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I know that $\int_0^1 \frac{\ln (x+1)}{x^2+1}dx$ is a well-known integral and there are many ways of computing it, including substitutions $x=\tan t$, $x = \frac{1-t}{1+t}$ or differentiating the parametrized integral $I(t) = \int_0^1 \frac{\ln(tx+1)}{x^2+1}dx$. I am interested in whether my solution attempt can be finalized. $$\int_0^1\frac{\ln(x+1)}{x^2+1}dx = \int_0^1\ \sum_{i=0}^{\infty}\frac{(-1)^ix^{i+1}}{i+1}\sum_{j=0}^{\infty}(-x^2)^jdx$$ Here I just rewrote $\ln(x+1)$ and $\frac{1}{x^2+1}$ to their Taylor series, which obviously converge to the needed functions since $x\in[0; 1]$. Now I withdraw everything that does not contain $x$ behind the integral sign and compute the simple $\int_0^1 x^n = \frac{1}{n+1}$ integral: $$=\sum_{i=0}^\infty\sum_{j=0}^\infty \frac{(-1)^{i+j}}{i+1}\int_0^1x^{2j+i+1}dx = \sum_{i=0}^\infty\sum_{j=0}^{\infty}\frac{(-1)^{i+j}}{(i+1)(2j+i+2)}$$ I can now part the fraction in two, since $\frac{1}{(i+1)(2j+i+2)}=\frac{1}{2j+1}(\frac{1}{i+1}-\frac{1}{2j+i+2})$, so I have: $$=\sum_{i=0}^\infty\frac{(-1)^i}{i+1}\sum_{j=0}^\infty\frac{(-1)^j}{2j+1} - \sum_{i=0}^\infty\sum_{j=0}^\infty\frac{(-1)^{i+j}}{(2j+1)(2j+i+2)}$$ And by writing Taylor series for $\ln2$ and $\arctan1=\frac{\pi}{4}$ I get: $$=\ln 2\cdot\frac{\pi}{4} - \sum_{i=0}^\infty\sum_{j=0}^\infty\frac{(-1)^{i+j}}{(2j+1)(2j+i+2)}$$ That's where the problem starts. If we knew the value of our integral, which is $\frac{\pi}{8}\ln2$, we would automatically deduce that: $$\sum_{i=0}^\infty\sum_{j=0}^\infty\frac{(-1)^{i+j}}{(i+1)(2j+i+2)} = \sum_{i=0}^\infty\sum_{j=0}^\infty\frac{(-1)^{i+j}}{(2j+1)(2j+i+2)} \textbf{(*)}$$ And vice versa, if we could prove the above equality independently of $\int_0^1\frac{\ln(x+1)}{x^2+1}=\frac{\pi}{8}\ln 2$, we would automatically conclude that $$I=\frac{\pi}{4}\ln 2 - I,$$ where I is equally our integral and both of the sums (*). And we're done as then $I=\frac{\pi}{8}\ln 2$.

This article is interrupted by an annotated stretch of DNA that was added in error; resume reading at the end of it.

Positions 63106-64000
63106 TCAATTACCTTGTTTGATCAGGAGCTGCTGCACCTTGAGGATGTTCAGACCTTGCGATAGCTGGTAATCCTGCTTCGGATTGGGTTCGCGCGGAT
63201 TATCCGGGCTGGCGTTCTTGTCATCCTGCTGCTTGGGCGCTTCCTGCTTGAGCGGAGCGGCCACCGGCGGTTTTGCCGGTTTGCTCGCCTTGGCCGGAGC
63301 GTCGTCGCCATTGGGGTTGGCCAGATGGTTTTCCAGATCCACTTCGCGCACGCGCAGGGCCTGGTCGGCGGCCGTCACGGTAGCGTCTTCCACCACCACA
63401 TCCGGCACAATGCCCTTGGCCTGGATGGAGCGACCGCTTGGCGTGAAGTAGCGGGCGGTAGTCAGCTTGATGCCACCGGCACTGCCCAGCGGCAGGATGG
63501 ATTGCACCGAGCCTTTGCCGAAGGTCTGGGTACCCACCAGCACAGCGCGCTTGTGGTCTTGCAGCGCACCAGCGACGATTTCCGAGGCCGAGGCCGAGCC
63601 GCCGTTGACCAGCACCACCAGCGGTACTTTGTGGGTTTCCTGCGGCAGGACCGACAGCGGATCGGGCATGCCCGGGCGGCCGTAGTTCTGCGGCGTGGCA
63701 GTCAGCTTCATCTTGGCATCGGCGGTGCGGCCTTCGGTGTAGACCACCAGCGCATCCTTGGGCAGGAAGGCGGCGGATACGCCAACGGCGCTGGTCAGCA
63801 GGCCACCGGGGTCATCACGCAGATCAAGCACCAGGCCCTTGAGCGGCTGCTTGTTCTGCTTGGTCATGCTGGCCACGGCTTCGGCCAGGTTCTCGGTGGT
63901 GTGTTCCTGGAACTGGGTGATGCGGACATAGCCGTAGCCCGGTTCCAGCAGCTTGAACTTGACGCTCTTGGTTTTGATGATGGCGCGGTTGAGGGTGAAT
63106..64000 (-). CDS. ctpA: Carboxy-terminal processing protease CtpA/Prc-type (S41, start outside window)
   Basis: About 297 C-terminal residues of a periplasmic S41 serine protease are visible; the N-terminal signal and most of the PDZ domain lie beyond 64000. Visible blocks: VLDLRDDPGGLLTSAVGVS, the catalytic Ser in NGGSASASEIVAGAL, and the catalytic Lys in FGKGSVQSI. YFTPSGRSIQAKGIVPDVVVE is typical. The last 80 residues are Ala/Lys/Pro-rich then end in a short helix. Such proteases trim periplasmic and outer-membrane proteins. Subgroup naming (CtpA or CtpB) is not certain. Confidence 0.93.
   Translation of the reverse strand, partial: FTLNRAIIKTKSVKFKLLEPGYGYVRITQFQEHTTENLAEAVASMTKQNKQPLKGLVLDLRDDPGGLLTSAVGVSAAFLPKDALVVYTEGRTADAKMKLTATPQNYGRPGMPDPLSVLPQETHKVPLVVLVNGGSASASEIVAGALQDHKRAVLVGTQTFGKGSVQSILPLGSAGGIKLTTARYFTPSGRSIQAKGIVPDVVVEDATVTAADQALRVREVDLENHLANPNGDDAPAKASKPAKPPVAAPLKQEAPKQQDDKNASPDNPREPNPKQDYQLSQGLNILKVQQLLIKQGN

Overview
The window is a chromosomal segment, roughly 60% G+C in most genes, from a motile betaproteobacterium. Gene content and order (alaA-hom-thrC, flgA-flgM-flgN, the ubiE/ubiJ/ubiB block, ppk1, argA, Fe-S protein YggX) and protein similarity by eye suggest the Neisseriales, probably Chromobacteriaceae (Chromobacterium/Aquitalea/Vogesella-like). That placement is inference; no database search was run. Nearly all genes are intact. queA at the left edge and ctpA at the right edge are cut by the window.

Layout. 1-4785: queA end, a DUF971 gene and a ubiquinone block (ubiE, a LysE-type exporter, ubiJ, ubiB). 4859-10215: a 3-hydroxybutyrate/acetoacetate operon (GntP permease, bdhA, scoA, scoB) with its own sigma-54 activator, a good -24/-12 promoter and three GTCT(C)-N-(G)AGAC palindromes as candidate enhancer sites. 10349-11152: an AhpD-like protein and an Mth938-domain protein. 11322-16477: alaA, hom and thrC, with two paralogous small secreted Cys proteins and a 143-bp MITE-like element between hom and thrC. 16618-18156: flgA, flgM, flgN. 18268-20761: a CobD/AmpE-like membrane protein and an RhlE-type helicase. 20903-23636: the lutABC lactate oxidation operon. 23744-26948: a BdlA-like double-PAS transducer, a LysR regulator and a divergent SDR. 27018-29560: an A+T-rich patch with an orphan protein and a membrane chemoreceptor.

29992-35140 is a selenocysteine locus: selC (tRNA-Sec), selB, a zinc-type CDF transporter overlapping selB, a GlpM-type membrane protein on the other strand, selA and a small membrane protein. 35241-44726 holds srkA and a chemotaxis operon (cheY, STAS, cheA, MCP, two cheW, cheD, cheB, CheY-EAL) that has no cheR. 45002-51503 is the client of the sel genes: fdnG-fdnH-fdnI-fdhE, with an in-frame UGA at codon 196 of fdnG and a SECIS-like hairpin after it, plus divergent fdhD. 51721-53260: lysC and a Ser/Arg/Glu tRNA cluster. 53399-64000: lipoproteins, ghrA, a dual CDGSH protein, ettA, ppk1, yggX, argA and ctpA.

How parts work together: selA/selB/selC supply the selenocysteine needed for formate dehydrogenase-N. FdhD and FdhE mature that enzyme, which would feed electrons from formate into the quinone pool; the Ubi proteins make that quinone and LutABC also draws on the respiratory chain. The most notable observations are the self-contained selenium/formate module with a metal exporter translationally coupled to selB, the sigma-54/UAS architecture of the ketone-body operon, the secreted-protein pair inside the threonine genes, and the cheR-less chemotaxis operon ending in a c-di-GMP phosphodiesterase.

So any help in proving (*) would be appreciated, as well as showing other ways to use Taylor series in this problem.

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    $\begingroup$ You have to be careful with double sums that don't converge absolutely. Does $\sum_{i,j=0}^\infty$ mean $\sum_{i=0}^\infty \sum_{j=0}^\infty$ or $\sum_{j=0}^\infty \sum_{i=0}^\infty$? They might not be the same. $\endgroup$ Apr 17, 2020 at 14:54
  • $\begingroup$ @RobertIsrael It's $\sum_{i=0}^\infty\sum_{j=0}^\infty$ and the order of sums is never changed. I will edit the question. $\endgroup$
    – dnes
    Apr 17, 2020 at 15:13

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